Broadband for the over 50s

Access to the Internet brings a wealth of possibilities from shopping and booking holidays to banking, finding useful information and keeping in touch. And unlike the old dial-up connections, broadband is faster and easier if it's on all the time, it doesn't tie up your telephone line, and because you pay a flat monthly fee, you know exactly what it's going to cost. Whether you're already online, or considering having the internet at home for the first time, you might benefit from our brief guide to broadband for the over 50s.

The good news about broadband is that it's a very competitive market, which for you as a consumer means lots of choice, and very reasonable prices. Good broadband packages start from around 12 per month, and there's a whole range of options and extras to be had as well.

So how do I choose?

The first thing to do is find out what's available in your area. Not all broadband suppliers are able to cover all areas, and if you live in a town or city you might well have more choices than if you live in a rural area. A comparison website like Broadband Genie can help with this, though simply put your postcode into the free availability checker to see what's available in your area.

Having narrowed it down to what's available to you, it's likely that you'll still have a good deal of choice; so then you can start to look for what you need from a broadband package. The deals offered usually differ by speed, data allowance, length of contract, extras and bundled services and of course price.

It's often a good idea to start with so called bundled deals. Quite a few broadband providers offer reduced rates on their services if you take more than one of them, which can be a way to get a really good deal. So you might have your phone line and phone calls from the same supplier as your broadband, and you'll get a good rate on both, often with free evening or weekend calls thrown in too. The same might apply with digital TV or mobile phone services.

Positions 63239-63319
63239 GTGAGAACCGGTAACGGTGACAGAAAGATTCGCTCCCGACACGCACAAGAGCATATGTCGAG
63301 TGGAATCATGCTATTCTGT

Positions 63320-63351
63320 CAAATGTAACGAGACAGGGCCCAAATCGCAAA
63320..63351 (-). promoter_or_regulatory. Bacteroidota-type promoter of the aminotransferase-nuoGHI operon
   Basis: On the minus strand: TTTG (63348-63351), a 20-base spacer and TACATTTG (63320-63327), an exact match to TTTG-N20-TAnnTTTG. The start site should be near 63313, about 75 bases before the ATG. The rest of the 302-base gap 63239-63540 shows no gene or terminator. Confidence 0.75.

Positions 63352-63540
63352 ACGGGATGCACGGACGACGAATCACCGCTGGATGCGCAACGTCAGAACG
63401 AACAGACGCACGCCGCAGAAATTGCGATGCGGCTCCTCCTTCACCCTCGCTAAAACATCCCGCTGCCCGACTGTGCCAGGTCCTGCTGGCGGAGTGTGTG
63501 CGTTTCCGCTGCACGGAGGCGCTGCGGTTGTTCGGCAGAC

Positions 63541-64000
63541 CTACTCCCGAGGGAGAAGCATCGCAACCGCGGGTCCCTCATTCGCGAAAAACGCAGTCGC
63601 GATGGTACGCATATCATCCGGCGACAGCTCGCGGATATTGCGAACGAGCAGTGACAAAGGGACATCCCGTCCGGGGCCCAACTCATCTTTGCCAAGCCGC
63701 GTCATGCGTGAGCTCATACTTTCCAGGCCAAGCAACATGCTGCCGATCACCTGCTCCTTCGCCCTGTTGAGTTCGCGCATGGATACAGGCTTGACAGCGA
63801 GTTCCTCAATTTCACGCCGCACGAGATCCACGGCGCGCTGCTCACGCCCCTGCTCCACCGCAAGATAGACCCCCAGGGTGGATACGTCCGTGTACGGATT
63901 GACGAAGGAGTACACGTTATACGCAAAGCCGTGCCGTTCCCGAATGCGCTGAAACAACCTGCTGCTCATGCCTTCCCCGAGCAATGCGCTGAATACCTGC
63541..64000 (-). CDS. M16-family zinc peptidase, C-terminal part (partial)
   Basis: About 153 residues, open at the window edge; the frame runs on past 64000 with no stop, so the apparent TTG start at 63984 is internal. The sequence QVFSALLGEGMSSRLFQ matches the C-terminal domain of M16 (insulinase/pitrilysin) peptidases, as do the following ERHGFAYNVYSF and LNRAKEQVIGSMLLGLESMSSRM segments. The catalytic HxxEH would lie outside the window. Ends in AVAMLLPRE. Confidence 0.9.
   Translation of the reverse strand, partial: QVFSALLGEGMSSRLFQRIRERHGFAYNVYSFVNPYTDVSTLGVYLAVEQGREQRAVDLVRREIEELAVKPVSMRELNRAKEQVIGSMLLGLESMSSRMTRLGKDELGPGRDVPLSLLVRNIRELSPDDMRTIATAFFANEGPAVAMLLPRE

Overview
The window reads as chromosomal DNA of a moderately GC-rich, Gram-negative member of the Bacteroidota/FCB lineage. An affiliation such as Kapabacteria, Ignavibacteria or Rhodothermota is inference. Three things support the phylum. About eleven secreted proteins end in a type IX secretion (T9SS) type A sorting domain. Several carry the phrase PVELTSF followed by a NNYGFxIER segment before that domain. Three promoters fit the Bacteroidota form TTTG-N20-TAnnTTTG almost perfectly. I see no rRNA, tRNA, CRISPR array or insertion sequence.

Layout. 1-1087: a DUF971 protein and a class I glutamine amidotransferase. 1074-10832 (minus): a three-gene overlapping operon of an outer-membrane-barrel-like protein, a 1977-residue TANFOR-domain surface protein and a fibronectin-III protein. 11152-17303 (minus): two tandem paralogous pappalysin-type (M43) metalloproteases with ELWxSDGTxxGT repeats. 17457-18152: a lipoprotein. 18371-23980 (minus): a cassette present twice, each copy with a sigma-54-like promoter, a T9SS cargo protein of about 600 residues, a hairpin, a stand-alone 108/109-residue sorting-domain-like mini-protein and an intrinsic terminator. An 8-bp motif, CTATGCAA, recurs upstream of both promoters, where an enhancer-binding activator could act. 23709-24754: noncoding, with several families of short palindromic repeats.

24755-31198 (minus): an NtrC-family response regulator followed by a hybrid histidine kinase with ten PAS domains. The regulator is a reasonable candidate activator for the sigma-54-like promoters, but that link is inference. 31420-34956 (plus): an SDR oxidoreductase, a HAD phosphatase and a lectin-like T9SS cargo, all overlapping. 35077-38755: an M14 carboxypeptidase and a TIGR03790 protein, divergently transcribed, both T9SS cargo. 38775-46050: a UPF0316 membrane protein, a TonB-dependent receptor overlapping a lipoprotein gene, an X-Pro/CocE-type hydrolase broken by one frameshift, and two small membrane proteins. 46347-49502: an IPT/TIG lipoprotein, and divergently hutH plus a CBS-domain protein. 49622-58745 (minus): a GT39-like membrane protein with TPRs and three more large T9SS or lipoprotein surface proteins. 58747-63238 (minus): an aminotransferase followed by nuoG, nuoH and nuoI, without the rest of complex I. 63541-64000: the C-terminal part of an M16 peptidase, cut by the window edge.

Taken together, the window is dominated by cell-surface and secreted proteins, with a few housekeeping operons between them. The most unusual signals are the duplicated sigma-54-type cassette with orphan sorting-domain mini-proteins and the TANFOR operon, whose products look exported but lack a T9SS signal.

Alternatively, you might be offered a good deal from a company that you're already with for another service for example at the moment mobile phone provider O2 is offering its existing mobile phone customers an excellent price on its broadband.

The next thing to look at is speed, but unless you're used to a really fast connection or do a lot of online gaming you'll probably find that any package offering 2Mbps speed will be fine in terms of broadband for the over 50s.

Download allowance is the next thing to take note of. This is a limit on how much data you're allowed to transfer through your connection per month. Some deals have limits, some claim to be 'unlimited' but are subject to a fair usage policy - but again, unless you're a heavy internet user who downloads a lot of films it's unlikely that download limits will be a problem.

And then there's contract length. Signing up to a contract allows the provider to waive the setup fee, but a long contract does prevent you from shopping around for a better deal for a while. If signing up to a contract doesn't suit you then there are suppliers which offer short flexible contracts; if not 12 and 18 month contracts are the norm.

And finally there is now a pretty good alternative to fixed line broadband, in the shape of mobile broadband. If you travel a lot and want to connect on the move, or if you want to bypass all the cables and routers involved in fixed line broadband, you could look into mobile broadband, which uses a USB modem to connect you to the internet via the mobile networks. As yet it's not quite as fast as fixed broadband, but it has the advantage of being able to connect you, wherever you go.

Finding Broadband for the over 50s shouldn't be a headache, and the important thing is to shop around to get the best price available. But the good news there is that broadband comparison sites like Broadband Genie do all the hard work for you, offering like-for-like comparisons and taking you straight through to the suppliers page once you've found what you need.

About the author: Chris Marling is editor of, the independent comparison website for broadband and mobile broadband.

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